Sometimes, it's hard to focus on a soccer game.
Borussia Dortmund players had to, though, less than 24 hours after a bomb attack on their team bus. And they will have to do so again on Saturday, when Eintracht Frankfurt visits in the Bundesliga.
Thomas Tuchel, Coach-DortmundIt comes in waves. Today feels the worst. We have to find a way to deal with it. But we don’t know yet how that’s supposed to happen.
Dortmund midfielder Nuri Sahin made it clear that his thoughts were far from the field in the rescheduled Champions League quarterfinal match against Monaco on Wednesday - a game Dortmund lost 3-2 after an uncharacteristically hesitant start.
Nuri Sahin told former Norway international Jan Aage FjortoftUntil I was on the pitch in the second half, I didn’t think about football, to be honest. Because last night I didn’t realize what happened, and when I was at home and my wife and my son were waiting in front of the door, there I felt how lucky we were. I know football is very important. We love football. We suffer with football. We love football. I know we earn a lot of money, we have a privileged life, but we are human beings. There’s so much more than football in this world. Last night we felt it.
Dortmund defender Marc Bartra was hit by shrapnel as three explosions hit the bus. The Spaniard was taken to the hospital and had surgery on a broken bone in his wrist.
A spokeswoman for federal prosecutors, Frauke Koehler, said metal from one of the bombs lodged in a headrest. It could easily have been a lot worse.
Nuri Sahin told former Norway international Jan Aage FjortoftI can’t forget the faces. I will never forget these faces in my life for sure. Oh yeah, when I saw Marc there and I saw Schmelle (Marcel Schmelzer), I sat next to Schmelle and I will never forget Schmelle’s face. It was unbelievable.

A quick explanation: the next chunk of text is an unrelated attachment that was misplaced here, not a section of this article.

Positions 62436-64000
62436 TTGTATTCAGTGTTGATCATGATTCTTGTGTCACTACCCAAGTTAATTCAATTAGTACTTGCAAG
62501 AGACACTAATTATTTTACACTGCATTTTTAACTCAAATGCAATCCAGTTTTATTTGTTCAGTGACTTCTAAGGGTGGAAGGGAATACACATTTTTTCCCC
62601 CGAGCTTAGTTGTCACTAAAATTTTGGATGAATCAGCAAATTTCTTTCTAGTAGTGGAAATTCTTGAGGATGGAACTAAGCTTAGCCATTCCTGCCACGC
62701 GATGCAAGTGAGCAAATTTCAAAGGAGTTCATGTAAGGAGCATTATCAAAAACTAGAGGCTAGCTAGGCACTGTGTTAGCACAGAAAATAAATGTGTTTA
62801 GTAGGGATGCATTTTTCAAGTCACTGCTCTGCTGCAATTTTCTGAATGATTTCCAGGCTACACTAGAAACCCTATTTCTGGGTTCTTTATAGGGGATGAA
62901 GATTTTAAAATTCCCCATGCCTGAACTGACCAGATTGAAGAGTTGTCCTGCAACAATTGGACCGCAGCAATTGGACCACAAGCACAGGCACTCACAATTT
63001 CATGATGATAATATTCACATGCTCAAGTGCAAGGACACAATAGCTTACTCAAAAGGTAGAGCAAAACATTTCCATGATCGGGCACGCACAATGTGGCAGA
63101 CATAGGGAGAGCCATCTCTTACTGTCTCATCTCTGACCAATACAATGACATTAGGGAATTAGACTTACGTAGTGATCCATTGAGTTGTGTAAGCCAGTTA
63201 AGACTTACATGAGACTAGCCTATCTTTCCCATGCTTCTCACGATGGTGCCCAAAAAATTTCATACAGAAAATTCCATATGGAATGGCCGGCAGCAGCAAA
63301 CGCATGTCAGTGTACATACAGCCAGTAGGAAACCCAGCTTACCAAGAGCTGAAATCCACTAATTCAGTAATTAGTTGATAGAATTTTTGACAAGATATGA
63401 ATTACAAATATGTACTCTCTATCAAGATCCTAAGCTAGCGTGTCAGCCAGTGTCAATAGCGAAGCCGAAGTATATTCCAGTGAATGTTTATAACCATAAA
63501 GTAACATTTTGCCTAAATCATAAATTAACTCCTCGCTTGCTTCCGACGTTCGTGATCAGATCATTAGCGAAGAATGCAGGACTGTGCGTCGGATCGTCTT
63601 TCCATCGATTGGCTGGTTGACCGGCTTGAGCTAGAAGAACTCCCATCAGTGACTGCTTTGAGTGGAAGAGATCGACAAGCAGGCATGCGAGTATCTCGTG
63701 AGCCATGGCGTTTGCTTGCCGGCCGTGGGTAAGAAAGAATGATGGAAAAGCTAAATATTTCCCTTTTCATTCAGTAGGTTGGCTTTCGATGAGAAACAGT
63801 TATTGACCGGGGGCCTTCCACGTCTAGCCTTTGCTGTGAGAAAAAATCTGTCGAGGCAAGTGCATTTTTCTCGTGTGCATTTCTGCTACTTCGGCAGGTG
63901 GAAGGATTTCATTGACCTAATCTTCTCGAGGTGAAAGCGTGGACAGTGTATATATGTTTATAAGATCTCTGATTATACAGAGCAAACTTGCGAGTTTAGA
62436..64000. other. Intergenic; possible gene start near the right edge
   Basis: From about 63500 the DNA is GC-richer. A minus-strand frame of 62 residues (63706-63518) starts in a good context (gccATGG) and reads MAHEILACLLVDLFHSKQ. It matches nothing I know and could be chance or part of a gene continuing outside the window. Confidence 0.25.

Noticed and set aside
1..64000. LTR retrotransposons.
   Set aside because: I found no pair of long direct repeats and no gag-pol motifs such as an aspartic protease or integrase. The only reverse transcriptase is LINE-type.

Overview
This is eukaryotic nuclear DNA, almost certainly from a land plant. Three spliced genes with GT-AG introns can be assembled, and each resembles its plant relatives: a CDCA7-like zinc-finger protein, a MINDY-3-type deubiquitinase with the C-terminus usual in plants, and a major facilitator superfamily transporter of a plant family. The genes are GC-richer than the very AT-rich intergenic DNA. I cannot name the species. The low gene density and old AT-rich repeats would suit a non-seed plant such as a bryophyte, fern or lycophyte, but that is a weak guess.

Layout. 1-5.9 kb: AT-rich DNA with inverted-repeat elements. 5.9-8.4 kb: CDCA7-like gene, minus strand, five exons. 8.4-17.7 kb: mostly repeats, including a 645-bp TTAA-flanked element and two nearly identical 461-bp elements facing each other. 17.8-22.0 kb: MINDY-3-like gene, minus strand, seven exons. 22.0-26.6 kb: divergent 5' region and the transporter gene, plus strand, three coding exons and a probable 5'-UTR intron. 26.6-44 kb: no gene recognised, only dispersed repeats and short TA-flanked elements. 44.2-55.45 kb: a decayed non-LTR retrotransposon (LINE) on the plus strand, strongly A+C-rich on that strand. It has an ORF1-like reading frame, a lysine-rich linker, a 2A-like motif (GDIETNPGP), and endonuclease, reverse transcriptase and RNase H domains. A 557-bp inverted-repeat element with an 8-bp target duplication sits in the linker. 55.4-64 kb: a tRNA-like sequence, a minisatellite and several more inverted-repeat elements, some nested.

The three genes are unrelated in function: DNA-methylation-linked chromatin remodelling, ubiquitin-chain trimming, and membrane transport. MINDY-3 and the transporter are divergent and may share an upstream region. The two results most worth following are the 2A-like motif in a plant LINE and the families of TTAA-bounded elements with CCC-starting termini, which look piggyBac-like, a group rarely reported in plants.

Schmelzer also highlighted the impact of the attack on his side.
"We have to function like puppets," the Dortmund captain said. "You read the whole time of an attack on our bus. But you shouldn't forget there were 30 people sitting in it, so it's an attack on us as people. It makes us incredibly sad but also incredibly fortunate to be standing here today, especially when you hear the details that are coming out (from the investigation). We're just incredibly lucky no one else besides Marc was seriously injured."
On Wednesday, Tuchel was stinging in his criticism of UEFA for going ahead with the Champions League game so soon after the attack.
"We had the feeling that we were being treated as if a beer can had hit our bus," said Tuchel, who claimed he wasn't asked about whether to proceed with the game.
But Dortmund chief executive Hans-Joachim Watzke said Tuesday that a congested calendar meant there was little option for postponing the game further. UEFA spokesman Pedro Pinto told The Associated Press the governing body was in touch with all parties.
Tuchel may have been trying to protect his players but it's clear that the attack had an effect on his side.
"Most players hardly slept, myself included," Dortmund midfielder Julian Weigl said. "I tried to come to terms with it with my family, tried to wind down and switch off. In the end in the game we made the best we could of it."